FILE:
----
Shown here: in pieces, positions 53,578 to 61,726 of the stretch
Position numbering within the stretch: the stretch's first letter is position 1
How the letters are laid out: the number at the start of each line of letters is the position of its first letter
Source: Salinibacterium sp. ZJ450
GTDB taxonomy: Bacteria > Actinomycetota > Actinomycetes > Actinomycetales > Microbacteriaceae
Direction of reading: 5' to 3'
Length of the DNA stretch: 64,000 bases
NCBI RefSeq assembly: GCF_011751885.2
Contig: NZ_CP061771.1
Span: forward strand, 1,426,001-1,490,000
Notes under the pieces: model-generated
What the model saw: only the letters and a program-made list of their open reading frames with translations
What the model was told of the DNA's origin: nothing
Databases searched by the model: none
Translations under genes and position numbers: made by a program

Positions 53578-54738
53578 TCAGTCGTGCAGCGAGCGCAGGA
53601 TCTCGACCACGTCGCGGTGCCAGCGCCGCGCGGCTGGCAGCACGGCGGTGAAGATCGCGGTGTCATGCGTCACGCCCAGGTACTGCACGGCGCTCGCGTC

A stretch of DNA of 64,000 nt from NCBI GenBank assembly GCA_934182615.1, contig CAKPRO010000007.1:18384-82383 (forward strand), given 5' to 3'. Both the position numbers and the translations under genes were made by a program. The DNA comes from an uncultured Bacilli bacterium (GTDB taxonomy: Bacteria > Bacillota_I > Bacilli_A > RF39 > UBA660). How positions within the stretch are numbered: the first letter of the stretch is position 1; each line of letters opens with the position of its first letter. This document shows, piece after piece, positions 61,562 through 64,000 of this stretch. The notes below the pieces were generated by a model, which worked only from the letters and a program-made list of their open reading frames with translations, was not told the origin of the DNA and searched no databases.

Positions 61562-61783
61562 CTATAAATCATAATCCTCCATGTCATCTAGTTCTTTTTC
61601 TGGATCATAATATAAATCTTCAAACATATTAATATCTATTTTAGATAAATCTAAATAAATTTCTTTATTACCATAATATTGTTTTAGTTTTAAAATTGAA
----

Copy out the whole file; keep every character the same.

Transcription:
Shown here: in pieces, positions 53,578 to 61,726 of the stretch
Position numbering within the stretch: the stretch's first letter is position 1
How the letters are laid out: the number at the start of each line of letters is the position of its first letter
Source: Salinibacterium sp. ZJ450
GTDB taxonomy: Bacteria > Actinomycetota > Actinomycetes > Actinomycetales > Microbacteriaceae
Direction of reading: 5' to 3'
Length of the DNA stretch: 64,000 bases
NCBI RefSeq assembly: GCF_011751885.2
Contig: NZ_CP061771.1
Span: forward strand, 1,426,001-1,490,000
Notes under the pieces: model-generated
What the model saw: only the letters and a program-made list of their open reading frames with translations
What the model was told of the DNA's origin: nothing
Databases searched by the model: none
Translations under genes and position numbers: made by a program

Positions 53578-54738
53578 TCAGTCGTGCAGCGAGCGCAGGA
53601 TCTCGACCACGTCGCGGTGCCAGCGCCGCGCGGCTGGCAGCACGGCGGTGAAGATCGCGGTGTCATGCGTCACGCCCAGGTACTGCACGGCGCTCGCGTC

A stretch of DNA of 64,000 nt from NCBI GenBank assembly GCA_934182615.1, contig CAKPRO010000007.1:18384-82383 (forward strand), given 5' to 3'. Both the position numbers and the translations under genes were made by a program. The DNA comes from an uncultured Bacilli bacterium (GTDB taxonomy: Bacteria > Bacillota_I > Bacilli_A > RF39 > UBA660). How positions within the stretch are numbered: the first letter of the stretch is position 1; each line of letters opens with the position of its first letter. This document shows, piece after piece, positions 61,562 through 64,000 of this stretch. The notes below the pieces were generated by a model, which worked only from the letters and a program-made list of their open reading frames with translations, was not told the origin of the DNA and searched no databases.

Positions 61562-61783
61562 CTATAAATCATAATCCTCCATGTCATCTAGTTCTTTTTC
61601 TGGATCATAATATAAATCTTCAAACATATTAATATCTATTTTAGATAAATCTAAATAAATTTCTTTATTACCATAATATTGTTTTAGTTTTAAAATTGAA